I have spent the better part of my forty years on this planet single. I didn’t date until I was a senior in high school. I got pregnant and decided after a few years that dating and single parenting didn’t really work for me. I had a child and no financial help. Meeting the emotional and financial needs of my child left me pretty drained in every way imaginable. I worked and spent time with my child and did little else. For thirteen years I didn’t date and I didn’t have sex.
So for more than thirty years of my life I have been single. I’ve only dated three men for longer than a year. Two of them, in their respective spots on my timeline, I would have gladly let stay for much longer than they had. I would have been more than content to let either of them stay indefinitely. Sadly I didn’t have much say in the matter. I really cared about one and truly loved the other in spite of the tiny indications that something wasn’t fitting together the way it should.
Those relationships, the ones we really want to work out, the ones we can feel slipping away before they actually fall apart have a way of making us want to fight for something that isn’t what it should be. We choose to go on feeling the way we do about someone who is fading away. We choose to battle against the inevitable.
When you fight so hard for something we often have harder time when it those relationships end. Expending so much energy leaves you weak and often ill prepared for the additional emotional anguish you experience from a partners absence. Instead of accepting what has happened you tend to try to hold on a little longer. You try to maintain a friendship or some sort of physical relationship in the hopes that you can retain some sense of a relationship with someone who doesn’t feel the two of you are meant to be together.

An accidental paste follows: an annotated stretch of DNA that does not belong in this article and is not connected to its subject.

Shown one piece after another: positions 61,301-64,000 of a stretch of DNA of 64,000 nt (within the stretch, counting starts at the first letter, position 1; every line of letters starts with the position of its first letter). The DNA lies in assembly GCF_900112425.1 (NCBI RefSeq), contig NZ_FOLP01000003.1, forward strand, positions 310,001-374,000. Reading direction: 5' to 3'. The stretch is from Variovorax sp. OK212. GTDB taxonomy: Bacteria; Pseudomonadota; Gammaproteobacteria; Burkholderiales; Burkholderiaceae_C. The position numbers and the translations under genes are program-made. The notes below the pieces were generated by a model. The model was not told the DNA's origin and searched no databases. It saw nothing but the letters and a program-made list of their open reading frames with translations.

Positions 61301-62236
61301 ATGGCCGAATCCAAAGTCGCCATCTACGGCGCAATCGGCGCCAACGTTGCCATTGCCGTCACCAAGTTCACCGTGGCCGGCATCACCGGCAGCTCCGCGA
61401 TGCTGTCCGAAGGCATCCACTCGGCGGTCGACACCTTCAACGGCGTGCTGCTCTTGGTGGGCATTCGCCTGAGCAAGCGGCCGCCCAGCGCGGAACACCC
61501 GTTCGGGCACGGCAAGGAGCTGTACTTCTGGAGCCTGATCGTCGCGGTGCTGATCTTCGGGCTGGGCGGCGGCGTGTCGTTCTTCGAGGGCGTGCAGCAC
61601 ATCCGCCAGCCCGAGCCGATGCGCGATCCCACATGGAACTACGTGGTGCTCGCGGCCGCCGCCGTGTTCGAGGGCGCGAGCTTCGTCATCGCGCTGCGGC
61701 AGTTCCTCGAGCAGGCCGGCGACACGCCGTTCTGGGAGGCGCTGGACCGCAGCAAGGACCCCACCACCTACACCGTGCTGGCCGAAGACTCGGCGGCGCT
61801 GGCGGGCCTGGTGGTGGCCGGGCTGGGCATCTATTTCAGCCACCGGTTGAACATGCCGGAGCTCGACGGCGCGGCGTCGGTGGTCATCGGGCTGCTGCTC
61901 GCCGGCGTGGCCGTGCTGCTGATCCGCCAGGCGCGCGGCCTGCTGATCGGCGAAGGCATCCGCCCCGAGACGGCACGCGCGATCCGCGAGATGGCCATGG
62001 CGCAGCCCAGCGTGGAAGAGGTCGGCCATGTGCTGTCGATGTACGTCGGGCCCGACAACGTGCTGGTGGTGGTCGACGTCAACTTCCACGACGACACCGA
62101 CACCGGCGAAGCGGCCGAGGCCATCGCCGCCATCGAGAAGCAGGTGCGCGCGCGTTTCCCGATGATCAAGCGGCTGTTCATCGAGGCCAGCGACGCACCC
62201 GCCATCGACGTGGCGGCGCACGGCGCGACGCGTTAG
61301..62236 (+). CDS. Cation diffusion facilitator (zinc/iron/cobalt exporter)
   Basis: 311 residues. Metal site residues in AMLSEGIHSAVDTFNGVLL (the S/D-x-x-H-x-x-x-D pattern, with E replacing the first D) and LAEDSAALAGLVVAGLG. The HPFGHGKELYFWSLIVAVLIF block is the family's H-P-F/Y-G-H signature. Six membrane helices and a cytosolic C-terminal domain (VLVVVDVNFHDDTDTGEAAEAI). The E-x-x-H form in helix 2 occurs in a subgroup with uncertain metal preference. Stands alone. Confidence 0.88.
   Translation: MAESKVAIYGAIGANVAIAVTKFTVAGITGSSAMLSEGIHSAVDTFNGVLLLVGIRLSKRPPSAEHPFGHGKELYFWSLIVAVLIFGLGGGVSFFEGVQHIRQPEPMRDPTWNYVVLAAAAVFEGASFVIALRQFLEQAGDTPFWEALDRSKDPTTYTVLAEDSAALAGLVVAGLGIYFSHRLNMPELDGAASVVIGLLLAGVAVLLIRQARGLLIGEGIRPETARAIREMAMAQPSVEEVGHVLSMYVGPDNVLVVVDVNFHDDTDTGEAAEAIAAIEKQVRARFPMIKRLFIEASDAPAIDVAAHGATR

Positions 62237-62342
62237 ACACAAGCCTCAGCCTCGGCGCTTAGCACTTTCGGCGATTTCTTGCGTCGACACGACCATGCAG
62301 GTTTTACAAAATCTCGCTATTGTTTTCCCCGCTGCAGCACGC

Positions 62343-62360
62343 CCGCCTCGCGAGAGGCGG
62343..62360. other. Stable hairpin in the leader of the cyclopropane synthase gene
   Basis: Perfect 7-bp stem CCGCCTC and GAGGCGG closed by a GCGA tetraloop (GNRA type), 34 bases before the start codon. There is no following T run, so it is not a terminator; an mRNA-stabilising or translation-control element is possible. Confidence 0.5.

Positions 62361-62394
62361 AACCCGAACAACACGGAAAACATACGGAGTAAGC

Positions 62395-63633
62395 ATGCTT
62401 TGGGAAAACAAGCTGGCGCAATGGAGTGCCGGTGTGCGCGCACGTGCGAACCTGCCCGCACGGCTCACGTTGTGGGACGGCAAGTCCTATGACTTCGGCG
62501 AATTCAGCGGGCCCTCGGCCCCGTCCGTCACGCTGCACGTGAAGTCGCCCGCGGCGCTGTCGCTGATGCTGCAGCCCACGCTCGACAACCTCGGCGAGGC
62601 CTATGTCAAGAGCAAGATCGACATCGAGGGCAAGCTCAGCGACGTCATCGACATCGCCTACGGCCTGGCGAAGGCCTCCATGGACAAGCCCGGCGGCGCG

By clinging to an unhappy situation you are closing yourself off to the potential of something new and good but that is often what we do. We hold on to our misery. It is the new emotion we associate with someone who, at some point, made us happy. It destroys everything about that person that brought us joy. We condition ourselves to fight for what we want and can’t seem to stop fighting for it even when it is no longer good for us.
When a relationship ends it is important to let that happen in its own time and not struggle with the pieces as they crumble. We need to learn to stop fighting for things that won’t fulfill us. When we do this we are really just holding on to our pain. We need to let go and move forward. We need to allow ourselves distance from the pain.
Breakups can be devastating. You just want to hide and wallow and overanalyze everything. We want someone to blame and typically blame ourselves but the truth is it just didn’t work out the way we wanted it to and we probably saw it coming. It’s okay to fight for a relationship you are in but once it’s ended you have to stop fighting. You have to love yourself enough to know that once it’s over you just have an opportunity to find something better.